Anyone who has read some of my posts know that I am an advocate for universal single-payer healthcare.  After all, it is very efficient and cost containing system used in much of the rest of the world.  Many of our citizens in the U.S. including this one are currently on a single payer system known as Medicare. After being on it for two years now I can attest that I have found it to be much better than the private insurance mode I fought with for so many years prior. Other citizens also on a single-payer system are those on Medicaid and with military healthcare systems. This makes up about 40% of the current population. The other 60% are on various employer or private systems or no insurance at all.

But to those so adamantly against Obamacare, which ended up not even be close to single-payer all of these systems are to be eliminated. Just why they believe that I really don’t know. They say those systems are socialist but why is that a bad thing?  Most of the rest of the world, at least those who no longer have the mammoth healthcare runaway costs implemented single payer systems years ago and statistically most in those countries actually live longer than we do.

When the pollsters show that 52% of the people are against Obamacare what they don’t show is that there is a significant number of those people who are like me and don’t really like Obamacare because it doesn’t go far enough. There are also a large portion in the polls who readily admit that they actually know practically nothing about Obamacare and are only parroting what their favorite talking-head has told them. They are against it because their party is against it.  So much for free-thinkers among the GOP! :)  Because Obamacare is such a piecemeal piece of legislation it will have to be pretty greatly changed in the future in order to be cost-effective.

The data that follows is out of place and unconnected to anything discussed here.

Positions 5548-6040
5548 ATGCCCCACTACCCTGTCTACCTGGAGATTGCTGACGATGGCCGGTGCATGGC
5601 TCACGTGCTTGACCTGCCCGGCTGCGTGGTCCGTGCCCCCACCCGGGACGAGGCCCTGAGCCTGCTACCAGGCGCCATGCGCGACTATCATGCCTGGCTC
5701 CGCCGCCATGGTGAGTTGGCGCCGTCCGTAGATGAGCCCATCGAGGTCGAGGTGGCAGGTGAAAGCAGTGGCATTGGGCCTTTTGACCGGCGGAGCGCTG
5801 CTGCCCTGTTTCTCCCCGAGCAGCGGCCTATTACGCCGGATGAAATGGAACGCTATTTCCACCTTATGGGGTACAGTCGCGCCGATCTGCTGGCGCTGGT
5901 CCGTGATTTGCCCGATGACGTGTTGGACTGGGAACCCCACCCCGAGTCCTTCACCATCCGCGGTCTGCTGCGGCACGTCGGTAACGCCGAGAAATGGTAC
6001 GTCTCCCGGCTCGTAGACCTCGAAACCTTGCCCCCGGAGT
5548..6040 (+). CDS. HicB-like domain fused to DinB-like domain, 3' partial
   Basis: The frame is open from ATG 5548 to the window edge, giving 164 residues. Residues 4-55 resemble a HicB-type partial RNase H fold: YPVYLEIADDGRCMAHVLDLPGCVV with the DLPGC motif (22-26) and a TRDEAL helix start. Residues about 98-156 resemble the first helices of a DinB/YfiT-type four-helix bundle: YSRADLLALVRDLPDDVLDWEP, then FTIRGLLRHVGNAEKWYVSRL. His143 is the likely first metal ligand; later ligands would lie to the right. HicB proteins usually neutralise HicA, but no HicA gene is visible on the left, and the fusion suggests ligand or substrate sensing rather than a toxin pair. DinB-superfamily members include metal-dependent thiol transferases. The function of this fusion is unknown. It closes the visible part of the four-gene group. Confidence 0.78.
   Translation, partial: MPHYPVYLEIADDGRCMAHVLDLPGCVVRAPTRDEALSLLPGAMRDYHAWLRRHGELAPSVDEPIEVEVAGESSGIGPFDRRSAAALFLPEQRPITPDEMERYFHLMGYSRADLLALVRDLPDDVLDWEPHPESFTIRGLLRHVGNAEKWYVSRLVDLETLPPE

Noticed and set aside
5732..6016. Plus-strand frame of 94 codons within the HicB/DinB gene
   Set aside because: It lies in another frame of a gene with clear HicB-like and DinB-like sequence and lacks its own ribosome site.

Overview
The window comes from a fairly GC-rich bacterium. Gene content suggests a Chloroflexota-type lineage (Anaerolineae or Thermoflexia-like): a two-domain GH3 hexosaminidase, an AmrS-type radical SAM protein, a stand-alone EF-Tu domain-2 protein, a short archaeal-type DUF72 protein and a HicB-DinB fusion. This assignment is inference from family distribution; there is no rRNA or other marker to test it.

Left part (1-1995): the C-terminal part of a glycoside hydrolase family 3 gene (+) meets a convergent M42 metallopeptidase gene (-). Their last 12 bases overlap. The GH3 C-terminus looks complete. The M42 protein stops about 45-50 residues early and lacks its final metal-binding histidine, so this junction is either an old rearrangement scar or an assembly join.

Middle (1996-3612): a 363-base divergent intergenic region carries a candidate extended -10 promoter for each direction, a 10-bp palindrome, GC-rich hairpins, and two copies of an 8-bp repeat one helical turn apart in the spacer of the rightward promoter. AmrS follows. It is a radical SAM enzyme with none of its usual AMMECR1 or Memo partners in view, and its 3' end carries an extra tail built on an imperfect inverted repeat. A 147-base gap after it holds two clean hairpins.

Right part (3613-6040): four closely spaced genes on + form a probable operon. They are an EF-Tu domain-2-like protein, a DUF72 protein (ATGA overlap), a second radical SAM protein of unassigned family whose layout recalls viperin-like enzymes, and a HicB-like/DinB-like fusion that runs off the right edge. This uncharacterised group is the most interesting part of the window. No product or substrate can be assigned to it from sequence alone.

Getting back to the original thoughts for this post, it seems if we are patient enough that we will eventually get to a single payer system. With all us baby boomers retiring and so many others at the other end of the spectrum becoming eligible for Medicaid the population that is in these two systems will continue to grow.  and then of course with our incessant increases in military spending that system will also expand. We might eventually work our way into a single payer system via the back door.

Wouldn’t that be something?

LOL Moment….

September 30, 2013

Medicare CardJust a quick note to say I just watched a video of a town hall meeting opposing Obamacare. There was an elderly lady who ranted on and on about it. She was totally convinced that if we allow it to be implemented that it would certainly cause the downfall of the entire country.  She finished with the following statement. “I realize that Obamacare does not directly affect me but I just want to make sure that we keep the government out of my Medicare!!”